Description: The Tong lab at the Structural Genomics Consortium (SGC) of the University of Toronto is seeking a talented and self-motivated PhD scientist to study the structure, function and mechanism of deubiquitinases (DUBs), with a focus on the role of DUBs in stress response and gene regulation. The successful candidate will utilize the high-throughput structural biology (HTSB) platform and biochemical/biophysical techniques to study the activity and regulatory mechanisms of these enzymes. S/he is expected to make primary contributions to publications in high quality peer-reviewed journals. This position is available immediately. The Tong lab has institutional support from the SGC and grant support from NSERC and the Janssen Neuroscience Catalyst.
List of publications is available at http://scholar.google.ca/citations?user=xVRq4IEAAAAJ&sortby=pubdate
Qualifications: The ideal candidate will have a strong background in biochemistry with practical experience in protein purification and good written and verbal English skills along with a strong work ethic and enthusiasm for scientific research. 0-2 years postdoctoral experience is preferred. Experience in protein purification using FPLC system is a must; experience in enzymology, X-ray crystallography or cryo-EM considered an asset.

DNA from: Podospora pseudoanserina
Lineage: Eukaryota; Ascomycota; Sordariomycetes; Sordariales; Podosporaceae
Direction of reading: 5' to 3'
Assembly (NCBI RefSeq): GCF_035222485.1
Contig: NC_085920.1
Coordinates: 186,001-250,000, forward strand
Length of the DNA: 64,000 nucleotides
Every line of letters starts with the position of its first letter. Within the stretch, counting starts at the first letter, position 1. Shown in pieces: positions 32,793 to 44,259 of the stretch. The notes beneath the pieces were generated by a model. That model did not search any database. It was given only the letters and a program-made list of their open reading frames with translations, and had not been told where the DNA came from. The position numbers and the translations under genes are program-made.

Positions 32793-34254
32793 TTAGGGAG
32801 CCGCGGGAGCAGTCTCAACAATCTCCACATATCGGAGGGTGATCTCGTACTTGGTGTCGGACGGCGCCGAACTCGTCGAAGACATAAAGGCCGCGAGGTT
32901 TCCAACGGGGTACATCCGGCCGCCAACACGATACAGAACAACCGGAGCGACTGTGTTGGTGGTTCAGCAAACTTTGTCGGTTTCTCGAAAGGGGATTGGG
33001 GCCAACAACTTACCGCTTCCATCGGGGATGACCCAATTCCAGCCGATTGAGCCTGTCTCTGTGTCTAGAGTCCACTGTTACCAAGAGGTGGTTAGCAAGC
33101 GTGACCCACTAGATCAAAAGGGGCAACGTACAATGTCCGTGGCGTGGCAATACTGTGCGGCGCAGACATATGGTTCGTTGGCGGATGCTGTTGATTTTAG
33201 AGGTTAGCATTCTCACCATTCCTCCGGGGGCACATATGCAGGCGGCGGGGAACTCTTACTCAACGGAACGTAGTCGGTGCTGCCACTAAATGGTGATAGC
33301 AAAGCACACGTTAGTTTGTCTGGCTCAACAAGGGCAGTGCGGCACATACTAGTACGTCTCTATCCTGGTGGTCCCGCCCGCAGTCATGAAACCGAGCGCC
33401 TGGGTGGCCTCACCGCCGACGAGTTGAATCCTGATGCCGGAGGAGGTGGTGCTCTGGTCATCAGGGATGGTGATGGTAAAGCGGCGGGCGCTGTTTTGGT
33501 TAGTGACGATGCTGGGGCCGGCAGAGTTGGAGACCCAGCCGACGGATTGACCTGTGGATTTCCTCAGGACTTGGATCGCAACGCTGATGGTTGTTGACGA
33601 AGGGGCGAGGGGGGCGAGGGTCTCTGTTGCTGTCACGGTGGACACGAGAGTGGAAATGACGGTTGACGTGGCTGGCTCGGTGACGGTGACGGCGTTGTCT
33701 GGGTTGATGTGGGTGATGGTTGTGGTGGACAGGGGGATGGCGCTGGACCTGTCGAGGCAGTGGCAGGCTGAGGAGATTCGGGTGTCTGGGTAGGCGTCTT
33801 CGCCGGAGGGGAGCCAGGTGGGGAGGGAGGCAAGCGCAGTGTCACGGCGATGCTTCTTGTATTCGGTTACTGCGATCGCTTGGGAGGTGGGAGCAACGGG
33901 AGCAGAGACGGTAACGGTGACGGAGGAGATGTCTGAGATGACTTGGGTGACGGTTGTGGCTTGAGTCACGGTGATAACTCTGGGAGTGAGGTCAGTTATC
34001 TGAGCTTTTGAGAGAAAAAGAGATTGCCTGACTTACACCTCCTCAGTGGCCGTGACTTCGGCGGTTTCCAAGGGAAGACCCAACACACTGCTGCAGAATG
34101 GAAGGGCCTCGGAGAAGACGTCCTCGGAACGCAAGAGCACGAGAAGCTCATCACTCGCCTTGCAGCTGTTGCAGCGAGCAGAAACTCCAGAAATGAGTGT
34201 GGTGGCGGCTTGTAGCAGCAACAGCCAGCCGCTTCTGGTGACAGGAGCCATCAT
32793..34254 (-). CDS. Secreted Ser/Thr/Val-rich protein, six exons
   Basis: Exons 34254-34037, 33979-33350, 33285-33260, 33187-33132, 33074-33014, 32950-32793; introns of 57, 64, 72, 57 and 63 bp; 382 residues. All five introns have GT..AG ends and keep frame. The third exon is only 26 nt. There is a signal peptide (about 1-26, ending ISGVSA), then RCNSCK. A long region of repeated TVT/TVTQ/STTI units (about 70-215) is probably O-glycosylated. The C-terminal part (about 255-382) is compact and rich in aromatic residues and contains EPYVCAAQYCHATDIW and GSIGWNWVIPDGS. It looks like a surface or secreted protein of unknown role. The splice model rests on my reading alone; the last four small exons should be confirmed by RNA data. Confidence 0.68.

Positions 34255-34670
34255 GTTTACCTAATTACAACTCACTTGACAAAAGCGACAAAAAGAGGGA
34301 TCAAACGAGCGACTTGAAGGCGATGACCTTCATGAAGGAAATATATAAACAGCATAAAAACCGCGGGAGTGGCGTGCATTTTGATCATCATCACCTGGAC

Contact: Interested individuals: please send a current CV (including contact info of three referees) and a cover letter stating your research interests and career plan to Dr. Yufeng Tong at yufeng.tong[at]utoronto.ca with the term “ubiquitin position” in the subject line. Position posted until filled.
About the SGC: SGC is a research organization focusing on the protein science and chemical biology of disease-related proteins especially those in epigenetic pathways. SGC is jointly funded by pharma companies and public funding agencies. The HTSB platform at SGC provides access to high capacity prokaryotic and eukaryotic expression systems and state-of-the-art protein purification and crystallography facilities, and is supported by core service groups including biotech, crystallography and biophysics. Access to single particle cryo-microscopy is available through a service facility at the University and the SGC collaboration network. More information is available online at http://www.thesgc.org/
For more information on the Tong lab: http://www.thesgc.org/profile/toronto/ytong
About Toronto: SGC provides a stimulating and friendly working environment in the heart of the University of Toronto and its affiliated hospital research institutes. Together these institutions comprise one of the largest and most productive centers of biomedical research in North America. The city of Toronto is a safe, dynamic and multi-cultural metropolis, located in the center of the second largest bio-cluster in North American (the Québec-Ontario Life Sciences Cluster) and ranked fourth in the World’s Most Liveable Cities in 2016 by The Economist Intelligence Unit.